Doctor: Patrick Troughton
Companions: Ben Jackson (Michael Craze), Polly Wright (Anneke Wills), Jamie McCrimmon (Frazer Hines)
It’s one small step for the Doctor as he lands on Earth’s moon in 2070. The group fools about in spacesuits for a bit- and Jamie gets hurt. Fortuitously, there’s a nearby moonbase, a weather-control station beaming gravity rays, the Graviton, to climate control and condition Earth. However, Jamie is not the only under-the-weather man on the moon… the moonbase crew have been collapsing by a spreading virus- several members are already quarantined in the sickbay.
Suspicion falls on the Doctor as the first victims succumb to death, but it turns out that it is poison in the food supply- a location where a hole has been cut into the wall for something to get in… and that something is-
(But…! BUT…!!!! This story isn’t called “Moonbase of the Cybermen!” They can’t use them unless they do that. …Can they? Are they allowed to do this? I don’t think they’re allowed to do this!)
After several “Oh, you’re only a woman, Polly- anything you saw must be a hysterical hallucination” ignored sightings, the Cybermen invade in force- their fleet on the way, and the dead-of-virus crewmen resurrected as cyber-slaves. The Cybermen- thought by the people of Earth as an extinct menace after the failed Mondas invasion of 1986 ("The Tenth Planet"), are back to take Earth- beginning by seizing the moonbase and sabotaging Earth’s weather.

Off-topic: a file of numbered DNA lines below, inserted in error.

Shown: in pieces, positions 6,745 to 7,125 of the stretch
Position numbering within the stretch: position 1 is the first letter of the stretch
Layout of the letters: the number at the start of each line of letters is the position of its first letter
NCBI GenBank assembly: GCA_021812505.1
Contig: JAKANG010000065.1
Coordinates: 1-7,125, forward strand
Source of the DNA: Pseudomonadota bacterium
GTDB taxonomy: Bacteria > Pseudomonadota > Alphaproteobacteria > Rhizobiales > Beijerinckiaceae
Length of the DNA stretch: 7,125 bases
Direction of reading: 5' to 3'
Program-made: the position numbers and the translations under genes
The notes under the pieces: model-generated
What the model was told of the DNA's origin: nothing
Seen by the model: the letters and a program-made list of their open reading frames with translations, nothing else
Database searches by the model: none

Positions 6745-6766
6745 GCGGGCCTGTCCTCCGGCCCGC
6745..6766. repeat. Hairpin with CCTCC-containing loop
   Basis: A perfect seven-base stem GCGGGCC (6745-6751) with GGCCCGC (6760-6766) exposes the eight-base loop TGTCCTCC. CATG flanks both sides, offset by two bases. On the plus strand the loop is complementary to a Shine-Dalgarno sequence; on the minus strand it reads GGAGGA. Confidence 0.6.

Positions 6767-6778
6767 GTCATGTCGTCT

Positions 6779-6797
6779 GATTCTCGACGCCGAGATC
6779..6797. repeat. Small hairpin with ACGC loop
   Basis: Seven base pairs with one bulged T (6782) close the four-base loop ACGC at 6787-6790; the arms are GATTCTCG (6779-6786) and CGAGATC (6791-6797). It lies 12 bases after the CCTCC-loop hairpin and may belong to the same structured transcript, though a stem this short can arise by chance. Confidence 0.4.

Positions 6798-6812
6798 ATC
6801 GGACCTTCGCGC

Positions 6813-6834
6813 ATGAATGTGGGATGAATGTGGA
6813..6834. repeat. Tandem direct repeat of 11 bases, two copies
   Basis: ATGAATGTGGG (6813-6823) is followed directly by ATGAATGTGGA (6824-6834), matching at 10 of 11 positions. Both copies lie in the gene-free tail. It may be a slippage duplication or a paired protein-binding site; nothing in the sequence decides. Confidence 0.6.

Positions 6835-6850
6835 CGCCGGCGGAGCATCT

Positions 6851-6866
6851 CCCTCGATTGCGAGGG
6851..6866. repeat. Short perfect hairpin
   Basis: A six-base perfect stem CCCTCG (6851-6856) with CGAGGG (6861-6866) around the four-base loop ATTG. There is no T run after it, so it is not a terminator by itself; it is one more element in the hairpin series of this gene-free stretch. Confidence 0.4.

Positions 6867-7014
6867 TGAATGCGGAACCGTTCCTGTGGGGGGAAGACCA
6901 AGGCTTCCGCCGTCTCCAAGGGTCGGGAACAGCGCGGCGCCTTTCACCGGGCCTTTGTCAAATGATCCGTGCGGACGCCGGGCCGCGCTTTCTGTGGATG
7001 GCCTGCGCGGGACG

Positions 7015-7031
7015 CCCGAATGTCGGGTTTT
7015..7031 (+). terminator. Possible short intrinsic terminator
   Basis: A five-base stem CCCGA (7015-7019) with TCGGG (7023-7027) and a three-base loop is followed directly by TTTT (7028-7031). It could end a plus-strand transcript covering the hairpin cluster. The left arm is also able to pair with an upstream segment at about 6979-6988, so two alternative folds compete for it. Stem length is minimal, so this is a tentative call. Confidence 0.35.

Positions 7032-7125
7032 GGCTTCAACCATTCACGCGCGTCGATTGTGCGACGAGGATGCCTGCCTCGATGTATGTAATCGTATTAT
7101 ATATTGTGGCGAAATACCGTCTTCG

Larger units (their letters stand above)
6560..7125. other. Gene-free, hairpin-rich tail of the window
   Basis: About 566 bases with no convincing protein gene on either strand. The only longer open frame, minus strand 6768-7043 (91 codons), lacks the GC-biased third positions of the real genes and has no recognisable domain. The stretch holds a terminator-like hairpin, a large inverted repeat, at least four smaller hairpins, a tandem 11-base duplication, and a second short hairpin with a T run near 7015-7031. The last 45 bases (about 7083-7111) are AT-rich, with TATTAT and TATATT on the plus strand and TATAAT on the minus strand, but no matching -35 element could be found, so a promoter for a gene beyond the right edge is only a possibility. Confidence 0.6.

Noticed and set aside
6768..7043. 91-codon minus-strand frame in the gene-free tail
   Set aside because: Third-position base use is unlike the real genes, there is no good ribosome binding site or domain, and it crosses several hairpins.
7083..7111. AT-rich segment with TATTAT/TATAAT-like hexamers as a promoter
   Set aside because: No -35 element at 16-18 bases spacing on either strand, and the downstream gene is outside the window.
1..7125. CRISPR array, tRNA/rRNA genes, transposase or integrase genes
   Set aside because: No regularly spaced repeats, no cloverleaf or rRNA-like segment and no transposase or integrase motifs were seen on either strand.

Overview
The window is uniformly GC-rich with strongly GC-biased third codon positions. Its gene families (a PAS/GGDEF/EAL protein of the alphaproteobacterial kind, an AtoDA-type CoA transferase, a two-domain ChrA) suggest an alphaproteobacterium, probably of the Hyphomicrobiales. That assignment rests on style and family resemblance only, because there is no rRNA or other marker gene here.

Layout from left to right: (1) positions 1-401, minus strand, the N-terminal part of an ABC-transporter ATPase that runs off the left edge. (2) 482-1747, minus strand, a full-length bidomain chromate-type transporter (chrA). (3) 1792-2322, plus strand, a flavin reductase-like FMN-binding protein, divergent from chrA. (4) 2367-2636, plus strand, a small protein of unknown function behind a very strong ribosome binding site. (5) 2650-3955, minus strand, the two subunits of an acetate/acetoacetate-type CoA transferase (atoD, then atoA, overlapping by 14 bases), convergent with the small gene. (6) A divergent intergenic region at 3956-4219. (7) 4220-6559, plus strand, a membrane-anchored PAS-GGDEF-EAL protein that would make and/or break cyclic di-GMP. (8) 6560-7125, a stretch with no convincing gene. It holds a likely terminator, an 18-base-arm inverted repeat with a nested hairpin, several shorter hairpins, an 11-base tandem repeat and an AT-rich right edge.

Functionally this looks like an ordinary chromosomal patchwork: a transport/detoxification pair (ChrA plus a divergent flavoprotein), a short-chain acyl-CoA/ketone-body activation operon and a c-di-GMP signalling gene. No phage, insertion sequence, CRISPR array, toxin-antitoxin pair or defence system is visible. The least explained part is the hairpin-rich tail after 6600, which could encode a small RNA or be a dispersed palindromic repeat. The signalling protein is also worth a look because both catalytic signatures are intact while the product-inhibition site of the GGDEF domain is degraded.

Polly comes up with a chemical cocktail of acidic agents to dissolve the plastic breathing apparatus mounted on the Cybermen’s chest plates- using it, she, Ben, and the now-recovered Jamie are able to begin fighting back. (Note From Sarah: Not so bad for a HALLUCINATING WOMAN EH!?!?!) Meanwhile, the Cyberfleet lands, and an army of Cybermen begins an inexorable march across the moon…
The Cybermen destroy an Earth ship headed to rescue the moonbase crew- but are eliminated by Polly’s acid-spray. The Cybermen outside retaliate by firing on the base- but the gravitron is used to deflect the shots. The Doctor then brings the gravitron to bear on the surface, creating a repelling field that casts the Cybermen and their ships helplessly off into space.
As the TARDIS leaves, the Doctor consults his ‘unreliable’ future viewer and gets an image of a great and terrible claw…
Kinda cool, really! A base with a mysterious illness (and yes, that it was the coffee/sugar was telegraphed so far away, it could probably have been seen from Earth with the naked eye- and yes, it was both starkly similar and as clumsily obvious- so much so that you wonder how stupid the morons falling prey to it had to be to not have figured it out already- as the poisoned water in The Sensorites), the moon, moon-walks on wires with goofy sounds (cursed reconstructions- we can’t see it! Another 2-of-4-are-video story), mounting paranoia among the cast, and-
WHAT THE SACRED FIRE OF ORB!?!?! CYBERMEN!??!?!
Wow, I was NOT expecting that! It’s kind of hilarious, actually, the mindset that Doctor Who has put us in- that the appearance of a major villain is kept a shocking and unexpected surprise… merely by leaving their name out of the title. If it isn’t called “X of the Daleks” or “Y of the Cybermen,” we will be utterly and completely shocked if the Daleks or Cybermen appear. (Star Trek: The Next Generation clearly borrowed this concept and ran with it for its super-being Q.)